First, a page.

A Red-haired Solo Woman Traveler Visits Egypt

The red-haired author with a crowd of Egyptians.
The red-haired author with a crowd of Egyptians.

Egypt is not for the faint of heart. That being said, to some people it’s the most magical place on earth. It’s especially challenging when you visit Egypt traveling alone as a women.

Lucy Mercer-Mapstone wrote a story for GoNOMAD about her adventures in Cairo and Alexandria and shared some good advice for those interested in cheap holidays to Egypt.

“One of the first things that struck me about the country (quite literally in some cases) was the traffic. Navigating the streets of Cairo was like a big game of Egyptian chicken. Cars swerved in and out at 120kmh using only blaring horns as indicators, paying very little heed to the signs, lights, road rules and directions. Crossing even the quietest of streets was a gamble.”

Then there is the challenge of blending in as a red-haired young woman from Australia. She dressed conservatively, with a long loose shirt and harem pants, but some times that red hair showed and then, well, it got complicated.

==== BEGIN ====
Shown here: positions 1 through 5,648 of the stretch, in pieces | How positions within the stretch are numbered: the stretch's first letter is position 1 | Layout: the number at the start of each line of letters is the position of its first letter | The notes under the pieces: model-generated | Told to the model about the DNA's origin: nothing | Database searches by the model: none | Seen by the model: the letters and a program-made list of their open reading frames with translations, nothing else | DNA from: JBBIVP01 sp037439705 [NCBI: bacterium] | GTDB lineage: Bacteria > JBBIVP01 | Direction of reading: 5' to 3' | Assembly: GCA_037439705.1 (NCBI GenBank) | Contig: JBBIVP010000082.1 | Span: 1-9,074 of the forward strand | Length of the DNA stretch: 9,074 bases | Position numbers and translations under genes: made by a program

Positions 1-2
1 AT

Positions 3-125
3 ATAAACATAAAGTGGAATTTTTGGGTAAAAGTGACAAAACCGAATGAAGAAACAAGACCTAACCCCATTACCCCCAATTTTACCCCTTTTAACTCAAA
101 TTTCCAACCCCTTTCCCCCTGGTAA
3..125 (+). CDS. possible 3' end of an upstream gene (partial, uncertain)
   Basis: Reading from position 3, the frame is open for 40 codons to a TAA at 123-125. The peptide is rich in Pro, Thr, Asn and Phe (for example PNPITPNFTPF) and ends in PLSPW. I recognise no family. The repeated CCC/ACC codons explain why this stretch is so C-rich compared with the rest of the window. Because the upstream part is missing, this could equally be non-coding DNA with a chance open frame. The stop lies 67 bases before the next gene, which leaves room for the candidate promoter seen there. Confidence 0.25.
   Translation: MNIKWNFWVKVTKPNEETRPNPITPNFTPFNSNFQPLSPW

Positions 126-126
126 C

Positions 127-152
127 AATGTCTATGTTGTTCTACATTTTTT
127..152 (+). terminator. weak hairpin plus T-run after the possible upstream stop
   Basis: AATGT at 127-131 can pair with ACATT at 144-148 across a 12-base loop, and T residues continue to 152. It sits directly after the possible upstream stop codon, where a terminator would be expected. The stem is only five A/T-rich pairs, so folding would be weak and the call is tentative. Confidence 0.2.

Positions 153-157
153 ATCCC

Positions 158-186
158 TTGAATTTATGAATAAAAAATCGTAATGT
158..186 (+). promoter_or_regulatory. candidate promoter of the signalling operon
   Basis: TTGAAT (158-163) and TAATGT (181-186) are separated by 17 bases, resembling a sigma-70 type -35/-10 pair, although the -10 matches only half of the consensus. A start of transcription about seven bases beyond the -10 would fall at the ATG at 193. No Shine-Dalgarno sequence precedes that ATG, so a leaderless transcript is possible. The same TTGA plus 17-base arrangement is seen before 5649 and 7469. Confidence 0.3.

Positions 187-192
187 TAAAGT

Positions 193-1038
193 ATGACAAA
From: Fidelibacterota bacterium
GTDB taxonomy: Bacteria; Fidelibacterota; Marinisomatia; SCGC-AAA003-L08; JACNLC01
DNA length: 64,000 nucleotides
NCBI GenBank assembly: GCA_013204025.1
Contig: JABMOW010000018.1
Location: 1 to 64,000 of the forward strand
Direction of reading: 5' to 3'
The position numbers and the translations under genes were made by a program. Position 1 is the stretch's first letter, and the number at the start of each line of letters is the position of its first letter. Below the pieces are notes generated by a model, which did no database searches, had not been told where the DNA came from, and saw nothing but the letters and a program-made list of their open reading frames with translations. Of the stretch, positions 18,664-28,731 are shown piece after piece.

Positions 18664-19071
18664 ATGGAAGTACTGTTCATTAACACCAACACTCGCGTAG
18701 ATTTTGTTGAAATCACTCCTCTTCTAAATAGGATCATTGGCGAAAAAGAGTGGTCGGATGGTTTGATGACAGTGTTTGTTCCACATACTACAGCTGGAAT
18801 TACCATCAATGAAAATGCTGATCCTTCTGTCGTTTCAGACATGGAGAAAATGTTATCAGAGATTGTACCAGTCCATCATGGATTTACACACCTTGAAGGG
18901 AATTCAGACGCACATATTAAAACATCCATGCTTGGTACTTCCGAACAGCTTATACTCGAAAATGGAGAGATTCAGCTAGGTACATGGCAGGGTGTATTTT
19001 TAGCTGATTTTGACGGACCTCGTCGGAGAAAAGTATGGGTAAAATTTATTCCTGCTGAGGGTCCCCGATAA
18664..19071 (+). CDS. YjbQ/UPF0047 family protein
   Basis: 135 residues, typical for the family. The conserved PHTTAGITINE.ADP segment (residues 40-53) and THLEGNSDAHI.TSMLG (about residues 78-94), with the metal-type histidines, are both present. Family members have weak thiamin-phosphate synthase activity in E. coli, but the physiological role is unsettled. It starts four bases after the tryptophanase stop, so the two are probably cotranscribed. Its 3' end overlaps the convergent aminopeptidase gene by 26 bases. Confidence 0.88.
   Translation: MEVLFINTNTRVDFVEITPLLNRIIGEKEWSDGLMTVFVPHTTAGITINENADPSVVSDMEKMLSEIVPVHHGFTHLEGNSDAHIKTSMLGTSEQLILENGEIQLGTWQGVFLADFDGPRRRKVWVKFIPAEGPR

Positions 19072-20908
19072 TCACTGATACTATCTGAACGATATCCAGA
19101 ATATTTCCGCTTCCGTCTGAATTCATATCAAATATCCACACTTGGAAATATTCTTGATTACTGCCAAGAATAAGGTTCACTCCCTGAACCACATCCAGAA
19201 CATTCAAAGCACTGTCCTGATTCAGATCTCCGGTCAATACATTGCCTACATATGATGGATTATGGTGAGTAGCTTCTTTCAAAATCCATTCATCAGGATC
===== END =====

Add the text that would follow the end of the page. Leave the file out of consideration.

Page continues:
“On the days I didn’t don a hijab, my reddish-blonde curls stood out like a vegan in a steakhouse. Similarly, learning a bit of the native language goes a long way with the locals. When meeting new people or just entering a shop I took every opportunity to practice my Arabic. A simple ‘as salaam alekum’ (or ‘peace be with you ‘in English) went down a treat and meant the Egyptians were much more friendly and willing to help.”

There were also some comical moments when Lucy had to deal with Egypt’s famous touts, who are the most determined salesmen on the planet. “My favourite was a gentleman who ran after me on the street yelling aghast: “Hey, you broke it! You broke it!” and gesticulating at the ground. I, of course, looked round worriedly thinking I had dropped my camera.

When I looked back confused he grinned and said with eyes swimming with glee “You broke my heart!” Corny pickup lines aside, the men were (for the most part) very respectful of space and physical harassment was rare.”